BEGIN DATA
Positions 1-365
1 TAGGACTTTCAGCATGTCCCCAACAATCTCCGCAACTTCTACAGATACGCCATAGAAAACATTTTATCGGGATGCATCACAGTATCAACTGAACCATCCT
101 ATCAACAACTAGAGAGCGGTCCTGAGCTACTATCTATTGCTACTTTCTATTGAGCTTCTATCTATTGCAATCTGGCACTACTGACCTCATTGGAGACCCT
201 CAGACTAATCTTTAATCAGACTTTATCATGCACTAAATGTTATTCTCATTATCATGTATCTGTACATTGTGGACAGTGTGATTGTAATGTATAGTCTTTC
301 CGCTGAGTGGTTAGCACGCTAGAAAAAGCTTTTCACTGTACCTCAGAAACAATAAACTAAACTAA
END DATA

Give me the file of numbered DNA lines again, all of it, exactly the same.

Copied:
Positions 1-365
1 TAGGACTTTCAGCATGTCCCCAACAATCTCCGCAACTTCTACAGATACGCCATAGAAAACATTTTATCGGGATGCATCACAGTATCAACTGAACCATCCT
101 ATCAACAACTAGAGAGCGGTCCTGAGCTACTATCTATTGCTACTTTCTATTGAGCTTCTATCTATTGCAATCTGGCACTACTGACCTCATTGGAGACCCT
201 CAGACTAATCTTTAATCAGACTTTATCATGCACTAAATGTTATTCTCATTATCATGTATCTGTACATTGTGGACAGTGTGATTGTAATGTATAGTCTTTC
301 CGCTGAGTGGTTAGCACGCTAGAAAAAGCTTTTCACTGTACCTCAGAAACAATAAACTAAACTAA